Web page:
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When majority shareholders run a company oppressively, the minority can bring a proceeding under s. 232 of the Corporations Act. These proceedings often seek the winding up of the company. But what about where there is a unit trust? A trustee can also operate a trust oppressively to the minority of unitholders but winding the trustee up will not solve the problem. In Literski v Fresh 2 U Pty Ltd & Ors  VSC 307 the defendant was the trustee of a unit trust that carried on a wholesale fruit business. It allowed related businesses to be registered in the names of the majority unitholders. It also sold the wholesale business but allowed some of the benefits of the sale to accrue to the majority unitholders. The plaintiff sought an order for removal of the trustee.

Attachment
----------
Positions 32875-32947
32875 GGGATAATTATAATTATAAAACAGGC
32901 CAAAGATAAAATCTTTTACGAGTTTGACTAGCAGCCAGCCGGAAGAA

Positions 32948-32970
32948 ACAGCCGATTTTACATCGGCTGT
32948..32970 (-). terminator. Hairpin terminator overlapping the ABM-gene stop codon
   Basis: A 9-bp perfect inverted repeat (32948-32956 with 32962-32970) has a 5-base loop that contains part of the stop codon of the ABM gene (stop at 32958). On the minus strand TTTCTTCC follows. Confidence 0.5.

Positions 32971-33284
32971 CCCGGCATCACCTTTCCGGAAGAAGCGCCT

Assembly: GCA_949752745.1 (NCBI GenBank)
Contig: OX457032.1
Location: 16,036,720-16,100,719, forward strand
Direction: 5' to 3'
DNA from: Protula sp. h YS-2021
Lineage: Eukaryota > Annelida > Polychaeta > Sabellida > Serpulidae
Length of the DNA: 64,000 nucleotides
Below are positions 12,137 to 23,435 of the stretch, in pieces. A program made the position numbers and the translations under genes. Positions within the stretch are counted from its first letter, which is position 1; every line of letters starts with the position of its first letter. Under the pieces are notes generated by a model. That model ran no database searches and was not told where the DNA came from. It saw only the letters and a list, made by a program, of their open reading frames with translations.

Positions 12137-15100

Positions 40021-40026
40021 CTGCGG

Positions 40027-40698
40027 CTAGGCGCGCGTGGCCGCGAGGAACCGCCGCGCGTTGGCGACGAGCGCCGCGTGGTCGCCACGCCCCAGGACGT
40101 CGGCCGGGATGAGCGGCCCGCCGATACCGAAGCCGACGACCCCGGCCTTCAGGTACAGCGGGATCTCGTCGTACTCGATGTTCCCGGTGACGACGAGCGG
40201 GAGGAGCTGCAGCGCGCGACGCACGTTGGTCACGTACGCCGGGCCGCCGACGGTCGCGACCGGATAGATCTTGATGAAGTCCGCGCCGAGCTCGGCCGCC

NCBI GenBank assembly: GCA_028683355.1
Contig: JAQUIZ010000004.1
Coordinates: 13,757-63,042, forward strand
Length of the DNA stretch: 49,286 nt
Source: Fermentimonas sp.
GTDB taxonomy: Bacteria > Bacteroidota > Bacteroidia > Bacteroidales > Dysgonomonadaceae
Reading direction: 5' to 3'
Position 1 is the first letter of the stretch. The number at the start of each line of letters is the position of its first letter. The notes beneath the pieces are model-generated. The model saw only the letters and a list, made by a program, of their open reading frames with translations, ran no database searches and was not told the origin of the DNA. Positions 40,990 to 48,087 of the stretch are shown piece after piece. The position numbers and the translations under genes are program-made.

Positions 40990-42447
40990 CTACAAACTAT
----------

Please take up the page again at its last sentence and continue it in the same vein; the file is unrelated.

In a 3 day hearing before Sifris J, Literski led further evidence as to the defendant’s failure to bring in trust assets and its alienation of its assets in favour of the majority unit holders. The defendant compounded the situation during the proceeding by failing to discover critical documents and lack of candour with the Court. Although there were gross breaches of trust, Sifris J explained that an order for removal of the trustee was not penal in character, but an appropriate order to protect unitholders and creditors of the trust. His primary authority was Miller v Cameron (1936) 54 CLR 572, where Starke J said “the only guide is the welfare of the beneficiaries”.